Hackers have begun attacking Web sites connected to Afghanistan's Taliban rulers and to other Islamic nations including Iran, prompting the FBI to issue warnings to system administrators everywhere to tighten up their security.
On Monday, hackers outraged at the terrorist attack on the World Trade Center defaced the Web site belonging to the Iranian government's ministry of the interior. The site, at www.moi.gov.ir, now carries the message "Owned ! Ya biatch !" and several graphics, one of which includes a picture of the Saudi Arabian dissident named last week by the US government as their prime suspect, Osama bin Laden, with two guns to his head and the caption "Osama die". (Update - ZDNet has been advised that the moi.gov.ir site has been infected by the Nimda virus. We have been unable to verify this, but as a precaution advise readers not to visit the site).
Below the image, the hackers -- who have adopted the name The Dispatchers -- describe themselves as a group of computer security enthusiasts "who are outraged at the acts of terrorism and such which are taking place in this day in age. It is our cause to fight back in everyway which we can."
The group says it is a composed of people of "all races and of many countries, not just Americans," and is targetting "every place that poses a possible threat to or safety and the safety of our friends and family all over the world." The individual who defaced the Iranian Website, RaFa, is a former member of World Of Hell, an exclusive hacking group known for their ability to own top level domains.
Current targets of The Dispatchers are those nations who, it says, support terrorism and "groups of terrorism including but not limited to Israel, Palistine, Afgahnistan etc" (sic).
This latest defacement follows a string of recent attacks by the same group. At least one other group has also been active, and an anonymous virus pretending to offer new information on the mayhem may be infecting computers.
According to computer experts, the official Web site of the Presidential Palace of Afghanistan (www.afghangovernment.org) was taken offline after computer attackers sent so many requests for information that the site became inaccessible to traffic, in what is called a denial of service (DoS) attack.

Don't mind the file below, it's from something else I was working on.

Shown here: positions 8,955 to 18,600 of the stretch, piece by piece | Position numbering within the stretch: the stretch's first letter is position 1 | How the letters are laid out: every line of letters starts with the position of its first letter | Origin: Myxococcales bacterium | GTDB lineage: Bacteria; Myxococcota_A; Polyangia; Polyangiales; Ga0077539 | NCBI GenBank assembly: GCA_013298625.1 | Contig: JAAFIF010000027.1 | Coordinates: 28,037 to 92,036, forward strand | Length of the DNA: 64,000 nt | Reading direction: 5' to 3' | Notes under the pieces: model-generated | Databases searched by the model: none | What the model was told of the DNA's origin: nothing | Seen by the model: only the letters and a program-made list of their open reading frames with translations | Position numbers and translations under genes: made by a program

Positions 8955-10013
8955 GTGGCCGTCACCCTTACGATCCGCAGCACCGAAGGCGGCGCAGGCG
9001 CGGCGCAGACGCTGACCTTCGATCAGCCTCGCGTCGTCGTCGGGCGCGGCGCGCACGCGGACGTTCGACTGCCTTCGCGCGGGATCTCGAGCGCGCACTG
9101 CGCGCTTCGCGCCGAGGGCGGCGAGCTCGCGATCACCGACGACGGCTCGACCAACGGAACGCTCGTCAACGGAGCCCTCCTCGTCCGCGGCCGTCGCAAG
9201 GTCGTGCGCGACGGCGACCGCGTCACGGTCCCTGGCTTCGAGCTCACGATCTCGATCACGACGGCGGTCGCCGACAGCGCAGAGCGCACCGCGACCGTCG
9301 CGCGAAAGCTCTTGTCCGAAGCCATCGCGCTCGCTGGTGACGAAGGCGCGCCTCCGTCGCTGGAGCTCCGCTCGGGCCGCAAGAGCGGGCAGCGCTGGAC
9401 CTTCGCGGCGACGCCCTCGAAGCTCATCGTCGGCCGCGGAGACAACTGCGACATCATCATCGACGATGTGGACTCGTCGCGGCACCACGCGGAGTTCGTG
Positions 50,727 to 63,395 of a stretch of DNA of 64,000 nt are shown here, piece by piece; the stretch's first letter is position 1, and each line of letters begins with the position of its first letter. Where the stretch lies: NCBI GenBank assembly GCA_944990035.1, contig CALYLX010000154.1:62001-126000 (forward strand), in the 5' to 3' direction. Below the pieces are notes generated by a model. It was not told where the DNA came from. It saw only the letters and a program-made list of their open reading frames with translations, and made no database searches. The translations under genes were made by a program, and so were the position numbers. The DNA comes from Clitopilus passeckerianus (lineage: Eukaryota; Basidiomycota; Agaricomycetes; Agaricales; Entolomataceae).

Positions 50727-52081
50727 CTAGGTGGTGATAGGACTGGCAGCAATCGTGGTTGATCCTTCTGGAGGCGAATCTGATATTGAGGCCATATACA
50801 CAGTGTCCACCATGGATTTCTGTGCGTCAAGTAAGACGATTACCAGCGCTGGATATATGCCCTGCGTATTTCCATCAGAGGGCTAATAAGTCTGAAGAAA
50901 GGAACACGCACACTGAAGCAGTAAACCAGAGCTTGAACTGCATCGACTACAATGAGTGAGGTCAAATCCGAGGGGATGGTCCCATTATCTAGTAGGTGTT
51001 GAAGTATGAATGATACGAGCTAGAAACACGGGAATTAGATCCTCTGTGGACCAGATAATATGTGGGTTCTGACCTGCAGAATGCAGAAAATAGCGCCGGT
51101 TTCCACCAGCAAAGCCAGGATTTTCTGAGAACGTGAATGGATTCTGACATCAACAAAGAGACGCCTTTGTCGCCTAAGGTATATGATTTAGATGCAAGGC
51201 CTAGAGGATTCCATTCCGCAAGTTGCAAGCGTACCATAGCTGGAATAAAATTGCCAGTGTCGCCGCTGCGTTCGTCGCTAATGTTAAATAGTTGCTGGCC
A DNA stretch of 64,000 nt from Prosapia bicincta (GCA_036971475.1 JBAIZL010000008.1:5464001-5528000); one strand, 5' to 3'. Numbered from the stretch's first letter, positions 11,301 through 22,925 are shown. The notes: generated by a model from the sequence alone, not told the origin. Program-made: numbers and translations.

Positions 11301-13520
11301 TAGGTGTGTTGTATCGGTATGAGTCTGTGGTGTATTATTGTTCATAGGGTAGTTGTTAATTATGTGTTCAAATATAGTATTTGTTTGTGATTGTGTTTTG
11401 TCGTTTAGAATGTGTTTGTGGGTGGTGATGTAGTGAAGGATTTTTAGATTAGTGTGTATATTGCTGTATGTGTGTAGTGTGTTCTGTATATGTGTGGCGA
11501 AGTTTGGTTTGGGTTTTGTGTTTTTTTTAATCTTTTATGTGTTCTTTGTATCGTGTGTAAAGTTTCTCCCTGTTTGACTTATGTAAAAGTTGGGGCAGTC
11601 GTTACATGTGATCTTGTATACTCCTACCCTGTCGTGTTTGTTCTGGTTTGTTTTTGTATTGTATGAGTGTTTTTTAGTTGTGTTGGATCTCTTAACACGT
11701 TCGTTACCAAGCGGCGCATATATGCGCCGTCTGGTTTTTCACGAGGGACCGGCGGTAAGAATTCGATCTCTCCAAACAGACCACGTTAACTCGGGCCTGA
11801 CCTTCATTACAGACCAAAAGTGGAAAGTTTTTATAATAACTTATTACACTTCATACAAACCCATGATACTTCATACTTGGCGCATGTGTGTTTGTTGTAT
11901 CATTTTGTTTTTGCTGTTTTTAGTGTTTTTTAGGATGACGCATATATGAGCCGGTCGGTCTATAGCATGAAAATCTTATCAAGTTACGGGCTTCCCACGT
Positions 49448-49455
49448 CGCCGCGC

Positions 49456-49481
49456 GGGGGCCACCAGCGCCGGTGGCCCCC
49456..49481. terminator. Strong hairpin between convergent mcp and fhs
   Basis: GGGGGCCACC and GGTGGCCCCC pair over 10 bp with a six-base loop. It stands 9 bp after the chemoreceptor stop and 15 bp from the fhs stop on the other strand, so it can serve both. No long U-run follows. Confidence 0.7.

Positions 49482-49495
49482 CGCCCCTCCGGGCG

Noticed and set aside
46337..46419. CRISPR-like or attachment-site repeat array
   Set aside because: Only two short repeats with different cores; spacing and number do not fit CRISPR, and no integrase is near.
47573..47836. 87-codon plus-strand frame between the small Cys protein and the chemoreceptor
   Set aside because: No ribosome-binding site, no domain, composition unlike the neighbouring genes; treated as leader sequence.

The FBI's National Infrastructure Protection Center (NIPC) warned there could be opportunity for significant collateral damage to any computer network and telecommunications infrastructure that does not have current countermeasures in place. "The Dispatchers claim to have over 1,000 machines under their control for the attacks," said the NIPC in a statement. "It is likely that the attackers will mask their operations by using the IP addresses and pirated systems of uninvolved third parties."
System administrators should check their systems for zombie agent software, said the NIPC. Zombie agent software is software that is installed onto servers without the system administrators' knowledge, and then used to attack specific target servers. System administrators can download the "Find DDoS", which can detect whether a computer has been infected by the most common distributed denial of service (DDoS) agents, from the NPIC Web site here.
Some Taliban-related sites have been defaced to include mock "Wanted" posters of Saudi exile Osama bin Laden, who the US government says is the chief suspect in last week's attacks that left thousands of people dead, according to the Information Security newsletter, which tracks Internet security threats.
Also last week, the NIPC warned that in addition to politically motivated hacking, documents are being circulated that pretend to contain information on the attacks but which are actually viruses. The one such virus so far identified is a renamed version of the life_stages.txt.shs. The NIPC said it was renamed wtc.txt.vbs so that it would appear to be related to the World Trade Center. If opened, this virus, which arrives via an email attachment in Microsoft Outlook, leaves behind documents and sends itself to others listed in the recipient's address book.
Reuters contributed to this report
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